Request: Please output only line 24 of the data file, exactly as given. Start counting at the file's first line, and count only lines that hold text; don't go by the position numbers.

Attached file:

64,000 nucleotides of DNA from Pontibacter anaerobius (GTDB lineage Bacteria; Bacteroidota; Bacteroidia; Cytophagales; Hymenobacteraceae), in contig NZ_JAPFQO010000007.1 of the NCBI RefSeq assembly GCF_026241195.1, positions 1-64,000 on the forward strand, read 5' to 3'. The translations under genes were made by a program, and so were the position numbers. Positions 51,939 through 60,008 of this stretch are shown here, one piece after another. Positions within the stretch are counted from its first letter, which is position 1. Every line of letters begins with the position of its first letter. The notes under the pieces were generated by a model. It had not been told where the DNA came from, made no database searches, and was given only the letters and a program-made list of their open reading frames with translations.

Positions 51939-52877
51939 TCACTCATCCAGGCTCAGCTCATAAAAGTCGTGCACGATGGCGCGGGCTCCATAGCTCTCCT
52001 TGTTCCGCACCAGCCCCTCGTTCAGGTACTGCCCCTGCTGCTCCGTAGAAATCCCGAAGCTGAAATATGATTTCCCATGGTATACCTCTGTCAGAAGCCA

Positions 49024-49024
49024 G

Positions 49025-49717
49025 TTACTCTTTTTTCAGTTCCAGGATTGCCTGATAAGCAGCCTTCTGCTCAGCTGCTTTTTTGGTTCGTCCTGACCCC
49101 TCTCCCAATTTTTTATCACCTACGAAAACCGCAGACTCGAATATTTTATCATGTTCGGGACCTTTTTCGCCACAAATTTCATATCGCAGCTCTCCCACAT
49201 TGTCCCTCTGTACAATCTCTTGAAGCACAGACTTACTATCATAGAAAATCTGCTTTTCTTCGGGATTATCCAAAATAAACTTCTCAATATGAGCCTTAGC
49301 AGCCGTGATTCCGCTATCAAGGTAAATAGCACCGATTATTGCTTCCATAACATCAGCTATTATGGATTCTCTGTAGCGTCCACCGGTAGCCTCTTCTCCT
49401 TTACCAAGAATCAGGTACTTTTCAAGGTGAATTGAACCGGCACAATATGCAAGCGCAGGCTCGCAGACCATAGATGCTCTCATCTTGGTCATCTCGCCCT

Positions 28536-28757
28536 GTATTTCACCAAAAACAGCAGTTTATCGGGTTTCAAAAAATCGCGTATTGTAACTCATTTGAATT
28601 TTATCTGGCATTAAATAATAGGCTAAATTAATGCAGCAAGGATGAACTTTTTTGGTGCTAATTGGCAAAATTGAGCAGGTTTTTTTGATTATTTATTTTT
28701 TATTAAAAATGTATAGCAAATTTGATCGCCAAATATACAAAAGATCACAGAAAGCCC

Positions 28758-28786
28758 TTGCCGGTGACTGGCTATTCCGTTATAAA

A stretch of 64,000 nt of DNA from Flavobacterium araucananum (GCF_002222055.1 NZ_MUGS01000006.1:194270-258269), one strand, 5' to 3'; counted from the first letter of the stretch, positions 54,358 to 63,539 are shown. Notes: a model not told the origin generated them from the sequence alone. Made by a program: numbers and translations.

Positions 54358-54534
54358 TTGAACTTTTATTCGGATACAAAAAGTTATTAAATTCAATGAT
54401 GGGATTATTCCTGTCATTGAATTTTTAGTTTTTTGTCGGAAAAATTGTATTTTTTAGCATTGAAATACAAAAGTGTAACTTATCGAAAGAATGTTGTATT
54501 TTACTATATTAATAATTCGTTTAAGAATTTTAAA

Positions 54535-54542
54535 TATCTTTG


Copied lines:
Positions 54535-54542